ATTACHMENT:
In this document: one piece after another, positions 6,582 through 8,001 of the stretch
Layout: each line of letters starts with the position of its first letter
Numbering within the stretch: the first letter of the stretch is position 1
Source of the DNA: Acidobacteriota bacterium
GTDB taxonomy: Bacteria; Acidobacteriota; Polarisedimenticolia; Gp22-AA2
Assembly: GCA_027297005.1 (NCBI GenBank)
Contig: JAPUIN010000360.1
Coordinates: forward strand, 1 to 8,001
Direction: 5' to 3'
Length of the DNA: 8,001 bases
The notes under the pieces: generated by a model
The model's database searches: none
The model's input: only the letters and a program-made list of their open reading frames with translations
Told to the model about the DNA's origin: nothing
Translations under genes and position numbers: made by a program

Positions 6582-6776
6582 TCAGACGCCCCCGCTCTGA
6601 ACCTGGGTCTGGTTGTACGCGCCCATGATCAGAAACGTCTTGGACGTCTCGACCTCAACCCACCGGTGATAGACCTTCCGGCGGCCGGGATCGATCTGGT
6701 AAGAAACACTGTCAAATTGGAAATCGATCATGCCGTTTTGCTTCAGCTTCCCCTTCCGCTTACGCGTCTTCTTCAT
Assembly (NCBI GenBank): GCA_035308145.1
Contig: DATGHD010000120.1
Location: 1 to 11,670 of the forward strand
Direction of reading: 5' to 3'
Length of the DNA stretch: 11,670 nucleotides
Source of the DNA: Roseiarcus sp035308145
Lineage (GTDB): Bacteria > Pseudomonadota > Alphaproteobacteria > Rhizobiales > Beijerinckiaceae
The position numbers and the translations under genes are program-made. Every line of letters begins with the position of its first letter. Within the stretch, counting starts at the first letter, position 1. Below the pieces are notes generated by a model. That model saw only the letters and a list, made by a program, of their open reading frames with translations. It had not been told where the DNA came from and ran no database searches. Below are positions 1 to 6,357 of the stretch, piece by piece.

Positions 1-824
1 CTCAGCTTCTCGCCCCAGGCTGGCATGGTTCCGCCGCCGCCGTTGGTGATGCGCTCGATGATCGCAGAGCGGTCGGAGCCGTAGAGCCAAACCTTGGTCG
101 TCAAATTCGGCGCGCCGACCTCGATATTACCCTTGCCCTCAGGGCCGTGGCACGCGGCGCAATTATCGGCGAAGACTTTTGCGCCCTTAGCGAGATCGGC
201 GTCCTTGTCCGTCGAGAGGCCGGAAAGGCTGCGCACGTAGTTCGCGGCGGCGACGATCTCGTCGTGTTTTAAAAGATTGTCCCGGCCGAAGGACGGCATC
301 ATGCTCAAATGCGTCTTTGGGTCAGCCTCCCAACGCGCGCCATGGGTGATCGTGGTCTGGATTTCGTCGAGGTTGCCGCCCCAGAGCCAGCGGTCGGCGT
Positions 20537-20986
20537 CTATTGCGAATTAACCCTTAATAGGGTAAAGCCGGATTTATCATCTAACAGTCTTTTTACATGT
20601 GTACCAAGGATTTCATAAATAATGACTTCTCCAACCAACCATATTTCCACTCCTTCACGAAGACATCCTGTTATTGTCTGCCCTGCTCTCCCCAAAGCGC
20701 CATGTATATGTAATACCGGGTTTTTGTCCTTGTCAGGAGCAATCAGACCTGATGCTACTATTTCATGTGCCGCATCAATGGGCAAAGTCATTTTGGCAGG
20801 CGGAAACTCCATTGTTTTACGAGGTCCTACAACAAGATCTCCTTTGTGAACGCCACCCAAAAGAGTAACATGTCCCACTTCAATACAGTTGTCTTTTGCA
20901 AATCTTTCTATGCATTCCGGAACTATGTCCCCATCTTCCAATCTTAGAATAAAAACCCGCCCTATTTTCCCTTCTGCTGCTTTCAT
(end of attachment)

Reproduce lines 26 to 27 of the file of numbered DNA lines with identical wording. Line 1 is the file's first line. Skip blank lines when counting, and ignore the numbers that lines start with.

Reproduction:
Lineage (GTDB): Bacteria > Pseudomonadota > Alphaproteobacteria > Rhizobiales > Beijerinckiaceae
The position numbers and the translations under genes are program-made. Every line of letters begins with the position of its first letter. Within the stretch, counting starts at the first letter, position 1. Below the pieces are notes generated by a model. That model saw only the letters and a list, made by a program, of their open reading frames with translations. It had not been told where the DNA came from and ran no database searches. Below are positions 1 to 6,357 of the stretch, piece by piece.